Babi Yar summary

Babi Yar summary

“Babi Yar” is a documentary novel by the Russian writer Anatoly Kuznetsov, based on the author’s childhood memories.

The novel consists of an author's introduction, an introductory chapter, and several dozen chapters, combined in three parts. The first part tells of the retreat of the Soviet troops from Kiev, the disaster of the South-Western Front, the first days of the occupation. Also included in the first part is a chronicle of the explosion of Khreshchatyk and the Kiev Pechersk Lavra and the first executions of Jews in Babi Yar. The text shows hostile intonations towards Stalin and his pre-war policy - the chapter “Who brought the Christmas tree” tells about the declaration of Pavel Postyshev as “the enemy of the people”, in the chapter “Books Burned” - about the burning of books, the authors of which were declared “enemies of the people” , in the chapter “Pioneer” - about the deceitfulness of the entire system of raising children in the 1930s, in the chapter “Ogres” tells about hunger in Ukraine during collectivization, in which Kuznetsov’s father took part.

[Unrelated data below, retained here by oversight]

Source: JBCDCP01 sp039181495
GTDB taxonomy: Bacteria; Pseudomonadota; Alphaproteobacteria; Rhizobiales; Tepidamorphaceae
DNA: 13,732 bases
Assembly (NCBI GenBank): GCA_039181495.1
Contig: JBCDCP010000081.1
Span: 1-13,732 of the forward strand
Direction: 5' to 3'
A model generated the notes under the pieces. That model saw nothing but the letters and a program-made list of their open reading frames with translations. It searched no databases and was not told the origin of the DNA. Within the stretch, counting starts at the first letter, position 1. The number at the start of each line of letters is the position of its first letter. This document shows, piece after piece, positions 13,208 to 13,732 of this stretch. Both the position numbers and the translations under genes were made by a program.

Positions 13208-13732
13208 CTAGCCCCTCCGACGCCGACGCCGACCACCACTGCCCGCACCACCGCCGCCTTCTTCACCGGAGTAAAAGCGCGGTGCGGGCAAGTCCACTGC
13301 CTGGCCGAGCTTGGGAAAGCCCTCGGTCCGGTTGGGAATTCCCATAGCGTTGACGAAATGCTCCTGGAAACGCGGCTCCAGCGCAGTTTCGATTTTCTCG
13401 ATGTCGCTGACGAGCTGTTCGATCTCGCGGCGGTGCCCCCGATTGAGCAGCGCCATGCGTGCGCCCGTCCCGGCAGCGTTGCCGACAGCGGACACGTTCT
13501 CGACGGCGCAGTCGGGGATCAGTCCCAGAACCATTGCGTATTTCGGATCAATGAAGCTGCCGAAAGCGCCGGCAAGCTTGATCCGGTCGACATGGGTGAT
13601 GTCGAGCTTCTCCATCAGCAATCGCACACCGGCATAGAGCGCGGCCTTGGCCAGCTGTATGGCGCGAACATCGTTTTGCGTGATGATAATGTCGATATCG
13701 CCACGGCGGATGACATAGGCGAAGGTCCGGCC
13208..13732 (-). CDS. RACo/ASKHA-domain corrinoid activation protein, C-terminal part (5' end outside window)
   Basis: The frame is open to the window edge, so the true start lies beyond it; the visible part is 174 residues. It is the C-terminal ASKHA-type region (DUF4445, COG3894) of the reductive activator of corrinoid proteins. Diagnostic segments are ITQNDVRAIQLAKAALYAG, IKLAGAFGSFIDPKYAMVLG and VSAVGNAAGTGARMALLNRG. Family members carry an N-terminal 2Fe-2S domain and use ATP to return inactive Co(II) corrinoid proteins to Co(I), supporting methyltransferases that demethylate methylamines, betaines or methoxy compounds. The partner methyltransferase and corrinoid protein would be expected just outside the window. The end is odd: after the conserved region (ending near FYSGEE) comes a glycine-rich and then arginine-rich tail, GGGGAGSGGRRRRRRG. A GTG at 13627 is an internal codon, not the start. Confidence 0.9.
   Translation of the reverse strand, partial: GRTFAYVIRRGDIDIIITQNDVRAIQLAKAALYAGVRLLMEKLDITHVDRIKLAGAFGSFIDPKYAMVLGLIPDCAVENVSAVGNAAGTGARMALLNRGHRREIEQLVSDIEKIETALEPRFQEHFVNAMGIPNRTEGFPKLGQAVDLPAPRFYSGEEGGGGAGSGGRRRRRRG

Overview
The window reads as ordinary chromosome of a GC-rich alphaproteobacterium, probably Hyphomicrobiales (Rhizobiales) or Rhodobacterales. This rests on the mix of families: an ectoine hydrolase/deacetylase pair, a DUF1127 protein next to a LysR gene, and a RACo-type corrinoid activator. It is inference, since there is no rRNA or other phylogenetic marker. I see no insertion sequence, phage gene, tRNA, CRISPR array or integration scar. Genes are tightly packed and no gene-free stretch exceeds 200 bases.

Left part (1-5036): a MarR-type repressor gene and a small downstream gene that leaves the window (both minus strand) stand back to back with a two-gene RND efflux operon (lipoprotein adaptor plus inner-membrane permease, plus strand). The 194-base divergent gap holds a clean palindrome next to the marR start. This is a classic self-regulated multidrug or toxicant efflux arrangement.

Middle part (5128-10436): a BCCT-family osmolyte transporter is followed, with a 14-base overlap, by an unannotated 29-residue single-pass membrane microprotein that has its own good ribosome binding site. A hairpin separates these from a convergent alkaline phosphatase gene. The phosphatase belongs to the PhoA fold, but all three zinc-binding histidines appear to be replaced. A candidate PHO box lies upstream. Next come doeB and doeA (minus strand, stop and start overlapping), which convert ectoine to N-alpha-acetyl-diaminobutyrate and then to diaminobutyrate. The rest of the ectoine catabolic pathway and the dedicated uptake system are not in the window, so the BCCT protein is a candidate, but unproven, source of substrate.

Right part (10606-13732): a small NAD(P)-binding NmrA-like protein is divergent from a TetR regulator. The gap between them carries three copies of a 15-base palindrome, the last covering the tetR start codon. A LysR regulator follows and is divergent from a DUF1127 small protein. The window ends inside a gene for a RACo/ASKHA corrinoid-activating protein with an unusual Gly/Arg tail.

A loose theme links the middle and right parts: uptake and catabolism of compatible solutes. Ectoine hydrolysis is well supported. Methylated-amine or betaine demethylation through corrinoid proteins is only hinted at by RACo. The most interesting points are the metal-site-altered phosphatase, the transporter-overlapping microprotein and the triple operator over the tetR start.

The second part tells about life in the occupation in the period 1941-1943, about the mass hijacking of Ukrainians and Russians to Germany for work, about speculation in the markets of Kiev, about the underground production of sausages, which were made even from humans, about the actions of Ukrainian nationalists, about fate collaboration magazines “Ukrainian Word” and “Timpani” and their editors, about Dynamo Kyiv players shot in Babi Yar because they won football against the German team [1] .

The third part tells about the liberation of Ukraine from the Nazis, about the flight of policemen and collaborators from Kiev, about the battle for the city, about the arsons committed by the Vlasovites and Germans before the retreat, about digging out thousands of corpses in Babi Yar and burning them by the Nazis in order to cover up traces of the crime, about a desperate uprising in the Babi Yar concentration camp, as a result of which 15 people were saved. Also in the third part, questions are raised about perpetuating the memory of Babi Yar in the future, about forgetting the tragedy in the Stalin era, about the future fate of the participants in the events

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